SKIJOR RACE RULES AND GUIDELINES:
Skijorers are responsible for familiarity and knowledge of IFSS and ISDRA rules, policies and procedures as well as etiquette and protocol. (IFSS stands for International Federation of Sleddog Sports, ISDRA stands for International Sled Dog Racing Association)
Skijorers are responsible for knowing the events rules, policies, and procedures.
Skijorers are responsible for safe contact-free passing (passing skills should be practiced extensively prior to entering a race).
Teams must be able to complete the race course in a reasonable time (a maximum finish time may be in place).
Each team will be assigned a start time and a chute time.
Each skijor team shall be at the immediate start area prior to their CHUTE time (Race may specify this time).
If start time is missed the clock start Time is generally the original start plus any penalty assessed.
Skijorers should provide their own handler (generally 1 handler per dog).
Handlers must promptly exit the start area to make room for the next team.
Skijorers may use either skate or classic ski technique.
Dogs must be treated humanely at all times.
Dogs must be controlled and kept from other teams (before, during, and after event).
Loose dogs are NOT PERMITTED at race site at ANY time (before, during, or after event).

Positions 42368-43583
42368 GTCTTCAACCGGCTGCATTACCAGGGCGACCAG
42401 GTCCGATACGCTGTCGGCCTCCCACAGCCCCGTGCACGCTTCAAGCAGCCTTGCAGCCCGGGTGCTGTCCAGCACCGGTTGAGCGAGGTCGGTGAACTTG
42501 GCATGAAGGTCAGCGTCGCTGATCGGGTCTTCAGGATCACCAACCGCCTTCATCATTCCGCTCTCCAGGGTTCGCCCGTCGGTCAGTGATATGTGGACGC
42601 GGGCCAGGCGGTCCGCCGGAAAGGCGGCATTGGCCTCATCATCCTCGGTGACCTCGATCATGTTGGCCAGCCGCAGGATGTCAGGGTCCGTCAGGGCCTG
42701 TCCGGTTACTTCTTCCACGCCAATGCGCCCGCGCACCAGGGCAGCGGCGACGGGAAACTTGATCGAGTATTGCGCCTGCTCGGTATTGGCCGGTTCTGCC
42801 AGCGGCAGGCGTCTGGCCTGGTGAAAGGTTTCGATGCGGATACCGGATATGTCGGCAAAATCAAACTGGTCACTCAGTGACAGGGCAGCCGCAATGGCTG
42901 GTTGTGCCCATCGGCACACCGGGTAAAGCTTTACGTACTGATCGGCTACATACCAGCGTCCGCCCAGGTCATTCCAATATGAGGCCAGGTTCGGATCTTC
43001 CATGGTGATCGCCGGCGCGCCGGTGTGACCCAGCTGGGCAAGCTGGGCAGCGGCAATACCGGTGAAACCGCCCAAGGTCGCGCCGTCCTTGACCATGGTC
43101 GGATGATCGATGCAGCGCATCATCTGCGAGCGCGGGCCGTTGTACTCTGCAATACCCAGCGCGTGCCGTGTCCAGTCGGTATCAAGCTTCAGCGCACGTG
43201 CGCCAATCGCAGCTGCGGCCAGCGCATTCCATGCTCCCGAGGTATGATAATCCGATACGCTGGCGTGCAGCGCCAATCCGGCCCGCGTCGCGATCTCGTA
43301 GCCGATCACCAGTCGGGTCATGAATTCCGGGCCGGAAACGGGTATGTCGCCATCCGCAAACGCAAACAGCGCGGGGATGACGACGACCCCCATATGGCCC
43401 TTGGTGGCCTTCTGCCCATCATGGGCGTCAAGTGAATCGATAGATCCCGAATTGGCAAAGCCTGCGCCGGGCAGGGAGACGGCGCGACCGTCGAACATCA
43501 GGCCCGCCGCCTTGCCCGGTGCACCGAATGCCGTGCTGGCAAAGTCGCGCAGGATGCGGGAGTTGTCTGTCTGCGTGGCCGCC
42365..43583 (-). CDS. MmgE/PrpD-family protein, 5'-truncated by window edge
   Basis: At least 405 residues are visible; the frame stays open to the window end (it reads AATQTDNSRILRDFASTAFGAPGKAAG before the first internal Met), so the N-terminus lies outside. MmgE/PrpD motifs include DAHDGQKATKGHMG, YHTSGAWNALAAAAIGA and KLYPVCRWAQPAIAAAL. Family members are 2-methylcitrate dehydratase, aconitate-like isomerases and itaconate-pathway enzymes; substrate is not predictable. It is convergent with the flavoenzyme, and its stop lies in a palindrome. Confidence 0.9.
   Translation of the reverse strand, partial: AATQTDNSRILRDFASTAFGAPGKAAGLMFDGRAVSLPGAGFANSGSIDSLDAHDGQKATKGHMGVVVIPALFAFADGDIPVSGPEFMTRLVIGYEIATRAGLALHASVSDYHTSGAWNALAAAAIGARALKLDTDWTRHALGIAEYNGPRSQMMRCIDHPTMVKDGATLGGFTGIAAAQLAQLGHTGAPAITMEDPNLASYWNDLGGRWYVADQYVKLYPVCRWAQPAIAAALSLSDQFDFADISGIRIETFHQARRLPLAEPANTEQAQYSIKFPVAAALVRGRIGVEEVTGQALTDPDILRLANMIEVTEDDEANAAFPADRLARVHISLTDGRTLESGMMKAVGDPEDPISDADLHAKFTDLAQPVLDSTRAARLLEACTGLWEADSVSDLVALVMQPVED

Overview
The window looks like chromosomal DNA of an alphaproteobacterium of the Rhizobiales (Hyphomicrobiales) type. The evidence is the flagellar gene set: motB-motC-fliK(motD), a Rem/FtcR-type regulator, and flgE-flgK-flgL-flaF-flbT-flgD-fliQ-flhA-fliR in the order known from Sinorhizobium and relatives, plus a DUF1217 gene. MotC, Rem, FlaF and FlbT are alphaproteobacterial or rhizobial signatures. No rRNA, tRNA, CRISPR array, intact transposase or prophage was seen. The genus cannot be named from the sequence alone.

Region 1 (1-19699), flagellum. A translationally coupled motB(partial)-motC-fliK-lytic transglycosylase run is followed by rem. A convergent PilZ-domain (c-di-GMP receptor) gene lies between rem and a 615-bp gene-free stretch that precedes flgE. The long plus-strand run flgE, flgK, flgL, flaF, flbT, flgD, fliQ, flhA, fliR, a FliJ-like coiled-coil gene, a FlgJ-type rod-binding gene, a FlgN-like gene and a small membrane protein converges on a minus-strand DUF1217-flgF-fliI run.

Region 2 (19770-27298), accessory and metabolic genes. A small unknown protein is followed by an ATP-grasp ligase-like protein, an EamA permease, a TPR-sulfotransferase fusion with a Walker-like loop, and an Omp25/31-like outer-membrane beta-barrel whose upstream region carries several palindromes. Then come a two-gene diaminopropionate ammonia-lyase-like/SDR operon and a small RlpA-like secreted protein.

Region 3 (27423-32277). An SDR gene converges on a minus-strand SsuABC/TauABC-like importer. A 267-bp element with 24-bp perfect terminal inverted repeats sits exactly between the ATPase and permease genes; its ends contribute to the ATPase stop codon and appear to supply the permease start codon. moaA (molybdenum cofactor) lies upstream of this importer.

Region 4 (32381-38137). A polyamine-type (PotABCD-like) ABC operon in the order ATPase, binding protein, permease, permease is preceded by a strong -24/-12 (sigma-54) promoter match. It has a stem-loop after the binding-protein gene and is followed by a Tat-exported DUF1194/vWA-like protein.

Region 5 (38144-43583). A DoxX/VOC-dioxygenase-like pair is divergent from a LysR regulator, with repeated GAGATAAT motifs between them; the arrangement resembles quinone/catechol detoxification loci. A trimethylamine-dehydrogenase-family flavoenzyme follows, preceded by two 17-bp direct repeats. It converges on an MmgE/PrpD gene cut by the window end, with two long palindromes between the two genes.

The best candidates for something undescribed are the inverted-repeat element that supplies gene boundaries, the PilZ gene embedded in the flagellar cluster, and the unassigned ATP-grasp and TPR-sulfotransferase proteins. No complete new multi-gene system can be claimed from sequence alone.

Skijorer should not disconnect towline from the harness except to clear a tangle.
Skijorers are responsible for their dogs’ behavior (before, during, and after event).
Aggressive (or overly reactive) dogs are prohibited from the event.
Dogs may be handled by race staff during inspections, at the start area, or by trail help, so it is very important that your dog is well socialized (not fearful, anxious, or reactive).
Skijorers (and handlers) are responsible for limiting stress (Always be your dogs’ advocate).
Skijorers shall not block, impede or otherwise interfere with another skijorers’ progress at any time. (Interference)
Skijorers’ dog or dogs shall not interfere or impede another skijorers’ team at any time.
*** If you or your dog are not proficient in passing or being passed, you should train pass proficiency before entering a race (passing is discussed in detail further below).